The Louisiana program on abstinence is one of the many state programs funded by the big federal welfare-reform bill, formally known as the 1996 Personal Responsibility and Work Opportunity Reconciliation Act. Richey says that Republicans knew that Clinton was going to sign the welfare-reform act and so they attached a bill creating an abstinence-only education program and authorizing its funding of $250 million over the course of five years.
Richey was brought on board to head up this program by Governor Mike Foster, who he describes as an old friend. His appointment was criticized by a number of people, he recalls, because he came from a religious, not a health background. "I am a faith-based guy," asserts Richey, a former state senator whose resume also includes a stint as a news director at a Christian TV station, "but there's a component of faith in every civilized institution and every law, for that matter."
One hallmark of abstinence programs funded by the 1996 act is they exclusively teach abstinence-only until marriage. According to the federal guidelines, programs can't include anything about birth control. Nationwide, schools have cut the other parts of their sex-ed curricula to accommodate this new program; one school even physically removed chapters about birth control and safe-sex out of its textbooks in order to be in compliance. One study indicated that, by the end of 1999, abstinence was the only "sex-ed" topic covered at more than one-third of all U.S. public schools. The following year, the White House Office of National AIDS policy expressed "grave concern" about the funding offered "to adopt abstinence-only approaches."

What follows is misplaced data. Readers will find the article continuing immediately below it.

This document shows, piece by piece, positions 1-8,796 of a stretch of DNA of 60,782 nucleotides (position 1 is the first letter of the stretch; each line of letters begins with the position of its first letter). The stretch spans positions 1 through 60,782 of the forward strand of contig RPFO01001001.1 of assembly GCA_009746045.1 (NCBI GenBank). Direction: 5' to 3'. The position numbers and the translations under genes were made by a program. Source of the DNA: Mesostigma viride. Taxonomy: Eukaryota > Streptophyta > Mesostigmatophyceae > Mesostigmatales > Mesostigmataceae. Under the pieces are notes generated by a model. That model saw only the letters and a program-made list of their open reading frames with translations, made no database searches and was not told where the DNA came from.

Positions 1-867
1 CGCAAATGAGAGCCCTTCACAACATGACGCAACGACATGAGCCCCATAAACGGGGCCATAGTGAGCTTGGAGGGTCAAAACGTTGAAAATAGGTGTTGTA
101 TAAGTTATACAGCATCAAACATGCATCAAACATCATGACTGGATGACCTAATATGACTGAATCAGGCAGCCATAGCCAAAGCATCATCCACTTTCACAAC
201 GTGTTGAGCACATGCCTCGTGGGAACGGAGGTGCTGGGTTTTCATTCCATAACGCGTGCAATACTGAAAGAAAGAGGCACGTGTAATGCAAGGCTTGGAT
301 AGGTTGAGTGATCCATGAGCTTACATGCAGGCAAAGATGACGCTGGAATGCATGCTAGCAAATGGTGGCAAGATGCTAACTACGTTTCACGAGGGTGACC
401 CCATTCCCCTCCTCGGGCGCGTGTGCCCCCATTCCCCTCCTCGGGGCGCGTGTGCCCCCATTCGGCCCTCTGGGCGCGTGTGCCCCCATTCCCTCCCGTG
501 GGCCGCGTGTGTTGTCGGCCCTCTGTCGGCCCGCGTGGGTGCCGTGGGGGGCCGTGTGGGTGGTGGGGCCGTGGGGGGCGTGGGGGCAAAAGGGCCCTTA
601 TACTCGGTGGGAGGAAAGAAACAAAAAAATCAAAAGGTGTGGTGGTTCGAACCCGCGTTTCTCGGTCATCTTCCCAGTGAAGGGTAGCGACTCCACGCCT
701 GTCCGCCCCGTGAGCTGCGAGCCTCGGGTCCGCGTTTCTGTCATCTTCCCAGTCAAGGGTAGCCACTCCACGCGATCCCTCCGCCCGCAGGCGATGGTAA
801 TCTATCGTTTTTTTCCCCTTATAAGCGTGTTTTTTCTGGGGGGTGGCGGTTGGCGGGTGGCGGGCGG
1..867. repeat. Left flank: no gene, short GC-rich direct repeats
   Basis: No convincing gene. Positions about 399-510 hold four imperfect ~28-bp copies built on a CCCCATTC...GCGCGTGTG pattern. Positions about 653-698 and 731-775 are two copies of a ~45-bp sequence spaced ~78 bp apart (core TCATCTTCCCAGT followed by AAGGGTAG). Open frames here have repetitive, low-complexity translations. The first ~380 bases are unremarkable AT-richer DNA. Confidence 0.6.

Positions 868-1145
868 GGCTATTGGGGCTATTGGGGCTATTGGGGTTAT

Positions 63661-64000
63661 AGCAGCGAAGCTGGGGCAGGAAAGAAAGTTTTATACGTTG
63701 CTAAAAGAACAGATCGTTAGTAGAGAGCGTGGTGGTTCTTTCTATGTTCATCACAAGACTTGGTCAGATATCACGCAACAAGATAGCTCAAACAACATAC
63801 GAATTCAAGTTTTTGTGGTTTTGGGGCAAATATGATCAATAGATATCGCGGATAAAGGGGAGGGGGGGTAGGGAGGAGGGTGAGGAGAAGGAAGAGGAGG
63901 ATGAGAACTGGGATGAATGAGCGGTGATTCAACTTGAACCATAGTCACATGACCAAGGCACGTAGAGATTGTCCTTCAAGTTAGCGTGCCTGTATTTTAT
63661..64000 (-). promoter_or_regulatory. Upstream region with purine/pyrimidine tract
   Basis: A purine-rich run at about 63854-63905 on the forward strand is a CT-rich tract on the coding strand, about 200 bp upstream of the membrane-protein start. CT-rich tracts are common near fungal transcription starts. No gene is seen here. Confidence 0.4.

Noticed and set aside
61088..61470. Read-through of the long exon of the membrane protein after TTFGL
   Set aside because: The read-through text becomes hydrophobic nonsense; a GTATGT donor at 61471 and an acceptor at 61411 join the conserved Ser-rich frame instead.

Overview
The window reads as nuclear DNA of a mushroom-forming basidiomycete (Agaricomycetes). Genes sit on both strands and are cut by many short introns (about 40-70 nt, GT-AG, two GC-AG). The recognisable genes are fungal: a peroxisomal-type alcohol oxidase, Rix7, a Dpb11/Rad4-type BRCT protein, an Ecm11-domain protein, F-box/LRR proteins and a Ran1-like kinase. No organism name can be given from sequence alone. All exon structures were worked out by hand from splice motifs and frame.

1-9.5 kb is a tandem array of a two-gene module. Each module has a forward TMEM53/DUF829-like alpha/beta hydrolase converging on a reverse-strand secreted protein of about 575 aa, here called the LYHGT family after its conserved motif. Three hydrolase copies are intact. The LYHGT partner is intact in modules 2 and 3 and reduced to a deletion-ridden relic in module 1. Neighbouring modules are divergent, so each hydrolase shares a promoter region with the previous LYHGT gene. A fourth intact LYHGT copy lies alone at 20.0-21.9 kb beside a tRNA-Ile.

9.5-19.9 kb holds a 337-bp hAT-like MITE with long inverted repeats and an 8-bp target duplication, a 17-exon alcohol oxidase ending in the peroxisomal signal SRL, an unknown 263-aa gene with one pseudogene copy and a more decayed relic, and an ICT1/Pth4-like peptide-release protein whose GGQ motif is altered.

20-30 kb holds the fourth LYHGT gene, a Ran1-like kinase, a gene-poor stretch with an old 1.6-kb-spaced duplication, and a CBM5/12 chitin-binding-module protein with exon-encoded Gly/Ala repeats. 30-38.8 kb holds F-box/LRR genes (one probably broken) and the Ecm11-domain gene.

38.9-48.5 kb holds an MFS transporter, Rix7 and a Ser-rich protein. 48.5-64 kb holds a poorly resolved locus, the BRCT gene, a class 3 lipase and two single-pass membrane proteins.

But Richey says that new research questioning condoms' effectiveness makes it clear to him that abstinence is the only truly healthy option. "When you talk to teenagers and tell them that there is such a thing as protected sex," he says, "they actually believe you."
Abstinence has to be taught in schools, he explains, because parents aren't teaching it at home. "You can't imagine," he says, "how many young girls say, 'When I went off to college, my mom put me on birth control.' Thanks mom -- your daughter just had a radical hysterectomy because of HPV (human papilloma virus). And yet here they are, handing out condoms and thinking that they're being responsible."
Ministers aren't preaching about abstinence either: "Look, sin's out, remember? The message resonating from the pulpit is, 'I don't know -- what do you think?' There's no message about abstinence or responsibility."
And doctors and nurses are no better, he says. "The message that some people from the health community are putting out about disease is, 'Get 'em now; get 'em later. We have a cream; we've got a shot; we've got a pill; we can solve everything.' And one of them always says, 'The only way to prevent this is abstinence, but we know that you're not going to be abstinent, you're going to be like a barnyard animal.'"